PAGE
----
Humanist philosophers of technology tend to take the phenomenon of technology itself almost for granted; they treat it as a ‘black box’, a unitary, monolithic, inescapable phenomenon. Their interest is not so much to analyze and understand this phenomenon itself but to grasp its relations to morality (Jonas, Gehlen), politics (Winner), the structure of society (Mumford), human culture (Ellul) the human condition (Hannah Arendt) and metaphysics (Heidegger). In this, these philosophers are almost all openly critical of technology: all things considered, they tend to have a negative judgment of the way technology has affected human society and culture, or at least they single out for consideration the negative effects of technology on human society and culture. This does not necessarily mean that technology itself is pointed out as the direct cause of these negative developments. In the case of Heidegger, in particular, the paramount position of technology in modern society is a symptom of something more fundamental, namely a wrongheaded attitude towards Being which has been in the making for almost 25 centuries. It is therefore questionable whether Heidegger should be considered as a philosopher of technology, although within the traditional view he is considered to be among the most important ones. Much the same could be said about Arendt, in particular her discussion of technology in The human condition (1958), although her position in the canon of humanities philosophy of technology is not as prominent.
In its development, humanities philosophy of science continues to be influenced not so much by developments in philosophy (e.g. philosophy of science, philosophy of action, philosophy of mind) but by developments in the social sciences and humanities. Of particular significance has been the emergence of ‘Science and Technology Studies’ (STS) in the 1980s, which studies from a broad social-scientific perspective how social, political, and cultural values affect scientific research and technological innovation, and how these in turn affect society, politics, and culture. We discuss authors from humanities philosophy of technology in Section 3 on ‘Ethical and Social Aspects of Technology’, but do not present separately and in detail the wide variety of views existing in this field. For a detailed treatment Mitcham’s book Thinking through technology (1994) provides an excellent overview. A collection of more recent contributions offer Berg Olsen, Selinger and Riis (2008); a comprehensive anthology of texts from this tradition is presented by Scharff and Dusek (2003).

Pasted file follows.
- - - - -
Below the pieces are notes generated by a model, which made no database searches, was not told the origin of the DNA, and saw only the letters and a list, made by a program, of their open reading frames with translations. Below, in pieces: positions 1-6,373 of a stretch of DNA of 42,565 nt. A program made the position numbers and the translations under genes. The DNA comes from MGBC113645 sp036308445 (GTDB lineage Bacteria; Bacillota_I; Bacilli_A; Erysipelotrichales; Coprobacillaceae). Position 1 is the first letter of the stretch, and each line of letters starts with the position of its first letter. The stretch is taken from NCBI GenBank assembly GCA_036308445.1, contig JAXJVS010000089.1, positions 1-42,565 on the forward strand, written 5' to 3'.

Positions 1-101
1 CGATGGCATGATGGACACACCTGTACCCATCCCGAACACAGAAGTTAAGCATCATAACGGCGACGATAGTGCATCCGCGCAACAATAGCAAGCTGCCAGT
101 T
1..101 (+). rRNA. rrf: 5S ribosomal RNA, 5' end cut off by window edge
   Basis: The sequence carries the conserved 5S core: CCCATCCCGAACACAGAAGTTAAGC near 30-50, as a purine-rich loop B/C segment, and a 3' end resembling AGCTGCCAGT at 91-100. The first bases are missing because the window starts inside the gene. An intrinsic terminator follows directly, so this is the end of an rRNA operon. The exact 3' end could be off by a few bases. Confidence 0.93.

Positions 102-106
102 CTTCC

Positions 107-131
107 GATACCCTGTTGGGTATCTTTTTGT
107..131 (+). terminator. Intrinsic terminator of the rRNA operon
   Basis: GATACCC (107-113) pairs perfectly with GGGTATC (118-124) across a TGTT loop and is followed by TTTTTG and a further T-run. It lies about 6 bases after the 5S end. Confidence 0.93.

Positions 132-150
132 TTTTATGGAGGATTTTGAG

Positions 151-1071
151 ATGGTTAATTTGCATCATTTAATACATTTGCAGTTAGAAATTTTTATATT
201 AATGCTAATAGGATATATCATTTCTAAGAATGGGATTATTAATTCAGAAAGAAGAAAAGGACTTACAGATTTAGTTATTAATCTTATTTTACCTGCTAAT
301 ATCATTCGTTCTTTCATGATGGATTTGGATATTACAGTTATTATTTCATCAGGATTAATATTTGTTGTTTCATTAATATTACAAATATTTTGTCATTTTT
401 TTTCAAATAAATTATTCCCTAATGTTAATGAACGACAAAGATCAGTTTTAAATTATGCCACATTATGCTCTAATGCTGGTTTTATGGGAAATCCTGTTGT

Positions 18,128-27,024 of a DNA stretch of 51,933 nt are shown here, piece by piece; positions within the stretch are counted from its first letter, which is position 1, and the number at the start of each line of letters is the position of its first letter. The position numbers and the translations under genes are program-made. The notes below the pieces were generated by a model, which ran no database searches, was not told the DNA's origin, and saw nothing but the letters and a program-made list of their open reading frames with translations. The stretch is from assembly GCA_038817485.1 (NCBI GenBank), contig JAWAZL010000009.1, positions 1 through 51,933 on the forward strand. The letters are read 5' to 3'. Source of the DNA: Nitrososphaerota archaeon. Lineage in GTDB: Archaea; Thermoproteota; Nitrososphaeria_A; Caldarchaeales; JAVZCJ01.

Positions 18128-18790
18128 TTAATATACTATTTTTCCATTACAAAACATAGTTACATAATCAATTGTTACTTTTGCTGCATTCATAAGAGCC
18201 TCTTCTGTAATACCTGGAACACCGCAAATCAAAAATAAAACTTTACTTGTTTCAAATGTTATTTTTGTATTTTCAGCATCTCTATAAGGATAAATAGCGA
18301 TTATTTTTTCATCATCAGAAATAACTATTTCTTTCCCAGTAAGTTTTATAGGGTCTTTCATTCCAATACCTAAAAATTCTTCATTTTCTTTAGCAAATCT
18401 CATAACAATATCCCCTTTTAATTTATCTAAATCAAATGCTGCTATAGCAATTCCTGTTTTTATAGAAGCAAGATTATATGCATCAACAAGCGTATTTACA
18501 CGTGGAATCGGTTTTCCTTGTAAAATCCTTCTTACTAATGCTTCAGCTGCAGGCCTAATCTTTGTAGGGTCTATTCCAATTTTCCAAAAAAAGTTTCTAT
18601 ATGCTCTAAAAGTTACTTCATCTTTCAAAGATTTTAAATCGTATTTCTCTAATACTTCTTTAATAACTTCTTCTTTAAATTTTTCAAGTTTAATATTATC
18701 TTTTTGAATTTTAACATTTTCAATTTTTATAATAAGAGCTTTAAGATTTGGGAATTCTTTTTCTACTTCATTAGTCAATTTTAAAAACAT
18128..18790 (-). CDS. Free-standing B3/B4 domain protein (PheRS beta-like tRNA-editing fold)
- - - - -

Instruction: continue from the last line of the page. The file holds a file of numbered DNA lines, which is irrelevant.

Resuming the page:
In the next section we will discuss in more detail a form of the philosophy of technology that can be regarded as an alternative to the humanities philosophy of technology. It emerged in the 1960s and gained momentum in the past fifteen to twenty years. This form of the philosophy of technology, which may be called ‘analytic’, is not primarily concerned with the relations between technology and society but with technology itself. It expressly does not look upon technology as a ‘black box’ but as a phenomenon that deserves study. It regards technology as a practice, basically the practice of engineering. It analyzes this practice, its goals, its concepts and its methods, and it relates its findings to various themes from philosophy. After having presented the major issues of philosophical relevance in technology and engineering that emerge in this way, we discuss the problems and challenges that technology poses for the society in which it is practiced in the third and final section.
2. Analytic Philosophy of Technology
2.1. Introduction: Philosophy of technology and philosophy of science
It may come as a surprise to those fresh to the topic that the fields of philosophy of science and philosophy of technology show such great differences, given that few practices in our society are as closely related as science and technology. Experimental science is nowadays crucially dependent on technology for the realization of its research setups and for the creation of circumstances in which a phenomenon will become observable.
Theoretical research within technology has come to be often indistinguishable from theoretical research in science, making engineering science largely continuous with ‘ordinary’ or ‘pure’ science. This is a relatively recent development, which started around the middle of the nineteenth century, and is responsible for great differences between modern technology and traditional, craft-like techniques. The educational training that aspiring scientists and engineers receive starts off being largely identical and only gradually diverges into a science or an engineering curriculum. Ever since the scientific revolution of, primarily, the seventeenth century, characterized by its two major innovations, the experimental method and the mathematical articulation of scientific theories, philosophical reflection on science has concentrated on the method by which scientific knowledge is generated, on the reasons for thinking scientific theories to be true, and on the nature of evidence and the reasons for accepting one theory and rejecting another. Hardly ever have philosophers of science posed questions that did not have the community of scientists, their concerns, their aims, their intuitions, their arguments and choices, as a major target. In contrast it is only recently that the philosophy of technology has discovered the community of engineers.